July 9 (Bloomberg) -- Wal-Mart de Mexico SA, Latin America's biggest retailer, posted its smallest profit gain in six quarters after the company cut prices to lure shoppers as the economy slowed.
Second-quarter net income at Walmex, as the company is called, increased to 2.97 billion pesos ($276 million), or 35 centavos a share, after adjusting for inflation. Profit a year earlier was 2.77 billion pesos, or 32 centavos, the company said in an e-mailed statement today.
The company was forced to cut prices and costs as consumers spent less. Mexico's economy grew 2.6 percent in the first quarter, the slowest since 2005, while the U.S. economy expanded 0.7 percent, the smallest increase in four years.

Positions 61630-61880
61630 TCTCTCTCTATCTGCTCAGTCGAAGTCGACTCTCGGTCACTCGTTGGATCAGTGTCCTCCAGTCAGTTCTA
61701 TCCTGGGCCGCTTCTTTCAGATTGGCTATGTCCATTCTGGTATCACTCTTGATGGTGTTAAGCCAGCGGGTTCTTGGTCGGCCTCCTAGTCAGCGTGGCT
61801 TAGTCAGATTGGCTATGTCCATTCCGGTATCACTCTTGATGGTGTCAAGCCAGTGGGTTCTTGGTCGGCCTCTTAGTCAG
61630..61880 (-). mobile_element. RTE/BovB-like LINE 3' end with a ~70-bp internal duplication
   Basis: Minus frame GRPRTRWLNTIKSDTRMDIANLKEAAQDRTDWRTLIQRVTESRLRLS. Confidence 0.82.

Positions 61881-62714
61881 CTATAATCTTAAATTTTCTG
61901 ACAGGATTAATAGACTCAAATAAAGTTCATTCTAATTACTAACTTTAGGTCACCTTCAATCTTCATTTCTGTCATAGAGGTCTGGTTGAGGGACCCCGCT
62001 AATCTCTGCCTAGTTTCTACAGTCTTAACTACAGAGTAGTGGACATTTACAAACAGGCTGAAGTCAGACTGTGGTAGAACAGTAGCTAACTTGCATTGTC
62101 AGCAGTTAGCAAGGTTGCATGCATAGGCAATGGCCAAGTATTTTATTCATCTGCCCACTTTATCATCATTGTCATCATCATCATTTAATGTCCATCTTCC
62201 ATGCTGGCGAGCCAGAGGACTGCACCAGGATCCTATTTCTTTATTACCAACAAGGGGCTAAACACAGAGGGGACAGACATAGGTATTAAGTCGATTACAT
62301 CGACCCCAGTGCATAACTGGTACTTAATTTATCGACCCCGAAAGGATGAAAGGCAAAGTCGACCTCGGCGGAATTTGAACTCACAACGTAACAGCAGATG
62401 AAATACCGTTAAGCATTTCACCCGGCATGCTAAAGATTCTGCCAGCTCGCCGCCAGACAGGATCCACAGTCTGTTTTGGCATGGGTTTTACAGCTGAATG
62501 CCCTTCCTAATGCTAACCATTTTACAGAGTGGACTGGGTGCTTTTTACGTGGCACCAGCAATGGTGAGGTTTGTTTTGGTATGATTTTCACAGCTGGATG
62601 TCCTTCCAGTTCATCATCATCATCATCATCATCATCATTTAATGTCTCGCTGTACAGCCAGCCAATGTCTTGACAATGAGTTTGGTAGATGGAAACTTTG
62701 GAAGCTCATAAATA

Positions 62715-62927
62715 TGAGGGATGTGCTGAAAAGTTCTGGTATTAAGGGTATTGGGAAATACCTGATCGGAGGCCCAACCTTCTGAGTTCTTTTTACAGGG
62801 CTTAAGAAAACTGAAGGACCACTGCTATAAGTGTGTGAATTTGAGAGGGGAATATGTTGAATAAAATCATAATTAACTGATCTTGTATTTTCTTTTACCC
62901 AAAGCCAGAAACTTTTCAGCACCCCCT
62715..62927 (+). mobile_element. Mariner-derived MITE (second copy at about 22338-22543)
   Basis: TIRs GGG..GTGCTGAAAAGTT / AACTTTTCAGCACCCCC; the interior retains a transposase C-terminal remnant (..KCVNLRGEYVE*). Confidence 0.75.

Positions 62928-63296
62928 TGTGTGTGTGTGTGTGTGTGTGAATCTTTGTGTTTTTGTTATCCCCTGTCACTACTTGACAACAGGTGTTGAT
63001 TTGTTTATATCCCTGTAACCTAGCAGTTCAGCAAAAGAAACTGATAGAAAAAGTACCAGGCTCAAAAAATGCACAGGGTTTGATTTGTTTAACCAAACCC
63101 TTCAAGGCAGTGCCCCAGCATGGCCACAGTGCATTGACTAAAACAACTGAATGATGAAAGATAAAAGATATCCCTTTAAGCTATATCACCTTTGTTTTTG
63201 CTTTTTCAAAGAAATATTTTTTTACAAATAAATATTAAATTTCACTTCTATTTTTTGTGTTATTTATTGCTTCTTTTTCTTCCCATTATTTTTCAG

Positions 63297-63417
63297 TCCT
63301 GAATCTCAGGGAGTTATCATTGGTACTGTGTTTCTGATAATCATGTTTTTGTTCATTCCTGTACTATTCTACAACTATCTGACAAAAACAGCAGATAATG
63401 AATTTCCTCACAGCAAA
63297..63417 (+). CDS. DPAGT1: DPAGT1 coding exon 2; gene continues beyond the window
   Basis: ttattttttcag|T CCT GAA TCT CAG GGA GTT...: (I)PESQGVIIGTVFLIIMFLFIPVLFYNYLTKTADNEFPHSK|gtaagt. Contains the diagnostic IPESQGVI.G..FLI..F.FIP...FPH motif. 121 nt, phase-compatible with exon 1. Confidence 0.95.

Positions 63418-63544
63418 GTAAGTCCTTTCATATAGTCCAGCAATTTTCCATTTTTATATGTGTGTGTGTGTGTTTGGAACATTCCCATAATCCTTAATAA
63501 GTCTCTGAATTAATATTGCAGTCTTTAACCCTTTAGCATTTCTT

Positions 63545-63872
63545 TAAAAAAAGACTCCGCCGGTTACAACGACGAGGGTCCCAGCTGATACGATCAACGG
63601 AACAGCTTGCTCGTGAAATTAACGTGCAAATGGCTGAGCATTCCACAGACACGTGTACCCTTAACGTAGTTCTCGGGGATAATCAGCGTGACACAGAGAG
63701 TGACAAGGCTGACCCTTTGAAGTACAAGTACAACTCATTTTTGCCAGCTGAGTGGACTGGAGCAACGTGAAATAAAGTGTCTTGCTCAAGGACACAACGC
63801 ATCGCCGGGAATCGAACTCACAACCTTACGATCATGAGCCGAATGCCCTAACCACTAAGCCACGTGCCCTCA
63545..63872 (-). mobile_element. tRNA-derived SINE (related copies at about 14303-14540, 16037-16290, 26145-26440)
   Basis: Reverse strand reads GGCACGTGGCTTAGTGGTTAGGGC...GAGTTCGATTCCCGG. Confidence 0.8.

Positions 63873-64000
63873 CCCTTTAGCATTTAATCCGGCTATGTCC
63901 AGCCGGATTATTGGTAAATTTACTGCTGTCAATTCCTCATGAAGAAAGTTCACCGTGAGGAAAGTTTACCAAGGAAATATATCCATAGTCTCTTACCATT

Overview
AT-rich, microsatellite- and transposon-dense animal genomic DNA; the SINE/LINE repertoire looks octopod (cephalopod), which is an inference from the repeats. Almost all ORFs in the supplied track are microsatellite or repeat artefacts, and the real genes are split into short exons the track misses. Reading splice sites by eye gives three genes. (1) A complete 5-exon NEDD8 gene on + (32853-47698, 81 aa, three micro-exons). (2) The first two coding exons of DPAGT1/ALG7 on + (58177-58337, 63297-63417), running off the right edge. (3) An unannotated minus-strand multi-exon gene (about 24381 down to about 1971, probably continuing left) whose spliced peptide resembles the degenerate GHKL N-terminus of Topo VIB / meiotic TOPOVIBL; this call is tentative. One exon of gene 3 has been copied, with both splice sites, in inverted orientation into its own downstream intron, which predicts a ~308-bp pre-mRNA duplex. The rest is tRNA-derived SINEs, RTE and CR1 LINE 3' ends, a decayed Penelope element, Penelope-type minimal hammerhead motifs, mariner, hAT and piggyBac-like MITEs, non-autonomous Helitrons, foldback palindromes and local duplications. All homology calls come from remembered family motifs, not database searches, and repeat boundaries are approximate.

``The downturn in economic activity and remittances are having a larger negative effect on sales than previously anticipated,'' wrote Deutsche Bank Securities analyst Reinaldo Santana in a July 5 report.
The company has seen sales growth slow as Mexicans living in the U.S. send home less money, Santana wrote. Remittances rose 3.4 percent in the first quarter, the slowest growth in eight years, as a U.S. housing slump hurt workers in the construction industry.
Net sales rose 8.6 percent to 50.9 billion pesos. Sales at Walmex stores open at least a year rose 0.9 percent from a year earlier after adjusting for inflation.
Walmex said earnings before interest, taxes, depreciation and amortization rose 11 percent to 4.89 billion pesos, the slowest pace since 2004.
A year earlier, sales at older stores climbed 7 percent, helped by the presidential elections and the World Cup, Walmex Chief Executive Officer Eduardo Solorzano said.
``It was a very tough comparison compared with last year,'' Solorzano said.
Shares of Walmex rose 55 centavos to 41.45 pesos in Mexico City trading before results were released.
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